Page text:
Channel 4 5 Aug

By Chris Packham

Cricket report 5th August 2001 – Channel 4

Gardeners Lost in Fog Over Channel

There are no two ways about it, this was a poor performance and the Gardeners were well beaten in our first ever game against Channel 4. This defeat was due to a combination of poor batting and even poorer responses to emails and telephone calls asking for players – we had only 8 men, plus a ninth kindly loaned to us by Channel 4. However, on the positive side, readers may remember that, in an earlier game this season, Jim Monahan proved Einstein’s relativity theory. Even more sensationally, in this game we saw a challenge to the Second Law of Thermodynamics – but more of that later.

But first, a few thoughts on how SGCC is dragging itself into a more professional approach to modern-day cricket. Having studied the English cricket team (and, indeed, the Australians) it has become obvious that we are far behind in one of the essential attributes of an modern team, namely the use of nicknames. Where are the “Athers” and “Bumble” of SGCC you might ask? As an attempt to redress the balance, and to show a genuinely professional approach to our cricket, this report refers to key players by their new nicknames. For the traditionalists among you, the full names are given in the “statistics” section later.

Channel 4 won the toss and chose to field, so Sammy and Big Monners opened the innings. It is a well known fact that, at the highest level of cricket (and Hampstead Heath is as high as SGCC ever gets), batsmen are studied for weaknesses which are then exploited mercilessly by the opposition. It is clear that news of Sammy’s inability to play a medium pace full toss has spread like wildfire. Yet again, he was out (for 1, this time) this time delicately using his forearm to steer a full toss outside the leg stump down and inwards so that it hit his middle stump. This brought Packers to the crease for the 8th ball of the innings and he batted right through to the 34th over. Like everyone else in the team, Packers struggled to get his timing going but he held the innings together with 21 not out – possibly a new record for slow scoring but invaluable nonetheless.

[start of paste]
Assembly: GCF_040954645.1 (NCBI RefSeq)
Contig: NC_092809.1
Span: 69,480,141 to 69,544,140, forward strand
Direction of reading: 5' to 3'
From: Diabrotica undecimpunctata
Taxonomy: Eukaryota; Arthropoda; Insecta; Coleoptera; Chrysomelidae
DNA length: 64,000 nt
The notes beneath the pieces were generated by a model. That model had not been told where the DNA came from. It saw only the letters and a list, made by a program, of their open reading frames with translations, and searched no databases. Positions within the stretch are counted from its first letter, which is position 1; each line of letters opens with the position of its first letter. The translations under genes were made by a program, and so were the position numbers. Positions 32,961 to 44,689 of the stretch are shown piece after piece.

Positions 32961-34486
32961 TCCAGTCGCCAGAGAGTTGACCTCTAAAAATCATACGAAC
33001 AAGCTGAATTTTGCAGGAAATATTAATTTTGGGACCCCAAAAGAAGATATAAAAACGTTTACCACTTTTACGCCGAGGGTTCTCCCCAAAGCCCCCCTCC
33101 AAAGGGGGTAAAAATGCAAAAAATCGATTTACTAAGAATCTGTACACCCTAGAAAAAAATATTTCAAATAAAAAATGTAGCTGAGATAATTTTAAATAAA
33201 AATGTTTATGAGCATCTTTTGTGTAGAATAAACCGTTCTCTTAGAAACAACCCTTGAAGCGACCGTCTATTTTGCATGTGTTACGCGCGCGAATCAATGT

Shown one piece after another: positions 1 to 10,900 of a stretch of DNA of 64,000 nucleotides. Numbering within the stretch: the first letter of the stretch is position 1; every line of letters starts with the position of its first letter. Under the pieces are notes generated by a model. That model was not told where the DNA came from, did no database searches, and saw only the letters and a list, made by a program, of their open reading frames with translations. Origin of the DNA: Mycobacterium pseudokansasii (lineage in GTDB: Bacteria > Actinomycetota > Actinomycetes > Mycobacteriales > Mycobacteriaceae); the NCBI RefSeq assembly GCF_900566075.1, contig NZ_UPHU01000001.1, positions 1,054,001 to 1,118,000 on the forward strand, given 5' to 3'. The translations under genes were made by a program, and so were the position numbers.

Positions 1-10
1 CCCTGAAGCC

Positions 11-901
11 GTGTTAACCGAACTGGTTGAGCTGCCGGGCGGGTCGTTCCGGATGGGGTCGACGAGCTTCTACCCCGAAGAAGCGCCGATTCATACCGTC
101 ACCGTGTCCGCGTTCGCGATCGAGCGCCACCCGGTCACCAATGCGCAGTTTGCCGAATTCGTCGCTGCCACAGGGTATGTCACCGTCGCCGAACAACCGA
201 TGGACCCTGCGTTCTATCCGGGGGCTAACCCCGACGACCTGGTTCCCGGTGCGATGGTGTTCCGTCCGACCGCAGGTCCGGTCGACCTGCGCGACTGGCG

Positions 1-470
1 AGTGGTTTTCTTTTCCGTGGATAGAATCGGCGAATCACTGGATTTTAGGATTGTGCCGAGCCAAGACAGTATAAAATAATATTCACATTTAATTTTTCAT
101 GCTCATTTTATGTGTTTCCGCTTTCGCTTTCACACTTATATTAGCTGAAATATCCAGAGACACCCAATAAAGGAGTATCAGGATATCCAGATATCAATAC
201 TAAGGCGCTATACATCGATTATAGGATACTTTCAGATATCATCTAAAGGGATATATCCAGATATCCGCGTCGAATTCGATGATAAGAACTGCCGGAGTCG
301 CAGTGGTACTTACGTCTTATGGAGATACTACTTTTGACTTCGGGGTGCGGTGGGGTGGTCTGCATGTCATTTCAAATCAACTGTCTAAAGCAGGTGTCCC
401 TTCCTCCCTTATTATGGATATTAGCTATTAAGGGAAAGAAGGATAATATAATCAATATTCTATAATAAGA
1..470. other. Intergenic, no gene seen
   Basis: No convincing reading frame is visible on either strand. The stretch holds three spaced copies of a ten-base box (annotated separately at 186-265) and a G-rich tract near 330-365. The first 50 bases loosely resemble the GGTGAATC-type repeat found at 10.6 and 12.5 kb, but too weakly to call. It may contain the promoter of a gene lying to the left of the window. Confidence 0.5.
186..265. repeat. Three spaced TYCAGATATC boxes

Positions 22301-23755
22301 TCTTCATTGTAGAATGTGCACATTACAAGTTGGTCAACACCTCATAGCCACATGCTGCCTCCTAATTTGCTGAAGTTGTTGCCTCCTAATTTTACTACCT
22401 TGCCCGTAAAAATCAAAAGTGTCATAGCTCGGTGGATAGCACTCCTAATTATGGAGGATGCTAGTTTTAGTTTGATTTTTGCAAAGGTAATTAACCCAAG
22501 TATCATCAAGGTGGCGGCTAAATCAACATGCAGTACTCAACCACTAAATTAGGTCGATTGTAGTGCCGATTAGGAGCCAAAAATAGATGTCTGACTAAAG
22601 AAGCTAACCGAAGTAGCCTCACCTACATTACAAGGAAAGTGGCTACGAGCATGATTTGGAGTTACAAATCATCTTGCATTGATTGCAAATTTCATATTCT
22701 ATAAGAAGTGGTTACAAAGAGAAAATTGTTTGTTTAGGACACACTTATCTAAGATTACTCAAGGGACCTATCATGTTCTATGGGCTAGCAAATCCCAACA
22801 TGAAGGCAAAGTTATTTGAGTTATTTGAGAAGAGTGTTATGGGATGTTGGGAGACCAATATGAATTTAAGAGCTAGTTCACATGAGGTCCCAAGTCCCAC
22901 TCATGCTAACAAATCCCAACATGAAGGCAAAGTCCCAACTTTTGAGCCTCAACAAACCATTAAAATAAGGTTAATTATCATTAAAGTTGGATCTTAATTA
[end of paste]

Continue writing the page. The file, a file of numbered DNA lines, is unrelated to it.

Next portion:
After the bad start, the Gardeners batted sensibly and took the score to 39 before Big Mon was brilliantly caught behind for 16 by the wicket keeper standing close. Junior Monners came and, as ever, looked good but was bowled for 4 before he could get going. This brought in Sesh for a typical innings where he scored 23 (including 5 fours) of the 29 put on for the fourth wicket before needlessly running himself out. Sesh was the only batsman who managed to time the ball well and stroked 5 fours in his innings.

Taity looked stylish, although he too struggled to get going and, having been missed from a relatively easy catch behind, he went for 14 to a stunning diving catch at point. At this point SGCC were 97 for 5 but a further two wickets fell for only one more run. Carts was subject to a first ball appeal for a catch behind, whereupon the following exchange took place:- Umpire “Did you hit that?” – Carts “It hit my glove” – Umpire “Well, then, I’m afraid you are out” – Carts “Oh dear”. The next time anyone tells you that the spirit of Englishness has died, remember this exchange and, furthermore and somewhat astonishingly, neither of the participants was a former Public School boy – ah, it brings tears to the eyes to see the old standards continue.

In came Woodie to face the hat-trick and, although he survived it, he went soon after, hit on the back foot, bang in front of the stumps. No umpire, however hard he tried (and I tried Adam, believe me) could have refused the resultant appeal. Finally, Emad, our borrowed player, came in and stayed long enough to help to add 13 for the 8th wicket before being caught for 1.